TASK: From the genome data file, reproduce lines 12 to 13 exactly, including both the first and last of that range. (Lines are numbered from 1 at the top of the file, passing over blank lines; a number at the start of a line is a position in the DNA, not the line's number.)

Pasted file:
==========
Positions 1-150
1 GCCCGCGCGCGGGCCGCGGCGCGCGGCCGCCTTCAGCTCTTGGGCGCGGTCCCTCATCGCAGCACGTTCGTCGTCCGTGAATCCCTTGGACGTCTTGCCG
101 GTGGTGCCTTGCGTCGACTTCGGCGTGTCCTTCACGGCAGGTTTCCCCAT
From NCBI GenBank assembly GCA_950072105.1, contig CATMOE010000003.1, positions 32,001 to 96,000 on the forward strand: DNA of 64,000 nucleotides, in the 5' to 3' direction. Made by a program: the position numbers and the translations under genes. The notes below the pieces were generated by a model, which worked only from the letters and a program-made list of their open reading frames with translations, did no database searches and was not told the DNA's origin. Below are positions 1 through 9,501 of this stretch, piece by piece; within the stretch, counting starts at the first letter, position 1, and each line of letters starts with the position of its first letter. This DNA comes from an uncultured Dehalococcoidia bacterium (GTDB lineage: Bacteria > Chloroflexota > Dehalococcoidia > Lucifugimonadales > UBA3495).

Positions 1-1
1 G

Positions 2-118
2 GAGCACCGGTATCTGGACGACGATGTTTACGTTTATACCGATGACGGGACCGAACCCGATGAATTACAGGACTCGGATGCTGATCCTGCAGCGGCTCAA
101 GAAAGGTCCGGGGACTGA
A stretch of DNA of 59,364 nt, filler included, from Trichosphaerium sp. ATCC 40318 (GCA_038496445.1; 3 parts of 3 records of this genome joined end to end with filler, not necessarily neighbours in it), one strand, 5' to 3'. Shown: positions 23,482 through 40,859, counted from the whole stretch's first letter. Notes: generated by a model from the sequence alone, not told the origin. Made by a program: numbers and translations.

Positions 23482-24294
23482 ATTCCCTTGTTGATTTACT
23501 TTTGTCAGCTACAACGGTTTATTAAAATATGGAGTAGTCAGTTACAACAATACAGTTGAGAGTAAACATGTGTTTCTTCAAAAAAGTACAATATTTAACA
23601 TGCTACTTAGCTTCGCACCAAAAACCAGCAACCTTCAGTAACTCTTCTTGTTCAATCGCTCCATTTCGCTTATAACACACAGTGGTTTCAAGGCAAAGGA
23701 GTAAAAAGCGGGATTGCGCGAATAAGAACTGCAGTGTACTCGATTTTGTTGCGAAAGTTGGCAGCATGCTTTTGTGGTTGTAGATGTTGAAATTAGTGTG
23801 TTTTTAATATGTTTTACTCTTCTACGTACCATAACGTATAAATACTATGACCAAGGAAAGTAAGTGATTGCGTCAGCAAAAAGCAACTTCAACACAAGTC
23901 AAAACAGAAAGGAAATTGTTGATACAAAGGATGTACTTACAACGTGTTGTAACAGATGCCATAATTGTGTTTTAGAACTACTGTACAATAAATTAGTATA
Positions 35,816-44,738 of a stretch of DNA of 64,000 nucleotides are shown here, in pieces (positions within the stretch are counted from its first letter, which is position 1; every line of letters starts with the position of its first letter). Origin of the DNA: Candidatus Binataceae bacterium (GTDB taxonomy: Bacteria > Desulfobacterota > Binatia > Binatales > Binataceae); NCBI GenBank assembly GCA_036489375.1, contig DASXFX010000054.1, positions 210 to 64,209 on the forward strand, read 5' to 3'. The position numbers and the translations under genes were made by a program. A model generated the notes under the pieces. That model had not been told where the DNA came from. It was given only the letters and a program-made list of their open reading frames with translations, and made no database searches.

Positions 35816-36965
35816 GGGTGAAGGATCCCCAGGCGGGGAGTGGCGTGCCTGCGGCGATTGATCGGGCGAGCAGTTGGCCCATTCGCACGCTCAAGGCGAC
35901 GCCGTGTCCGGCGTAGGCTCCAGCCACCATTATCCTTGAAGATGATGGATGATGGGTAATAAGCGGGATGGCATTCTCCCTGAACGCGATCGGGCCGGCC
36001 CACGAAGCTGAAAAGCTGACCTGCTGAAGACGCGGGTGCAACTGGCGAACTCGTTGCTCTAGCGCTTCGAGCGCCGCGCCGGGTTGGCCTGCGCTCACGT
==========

23482 ATTCCCTTGTTGATTTACT
23501 TTTGTCAGCTACAACGGTTTATTAAAATATGGAGTAGTCAGTTACAACAATACAGTTGAGAGTAAACATGTGTTTCTTCAAAAAAGTACAATATTTAACA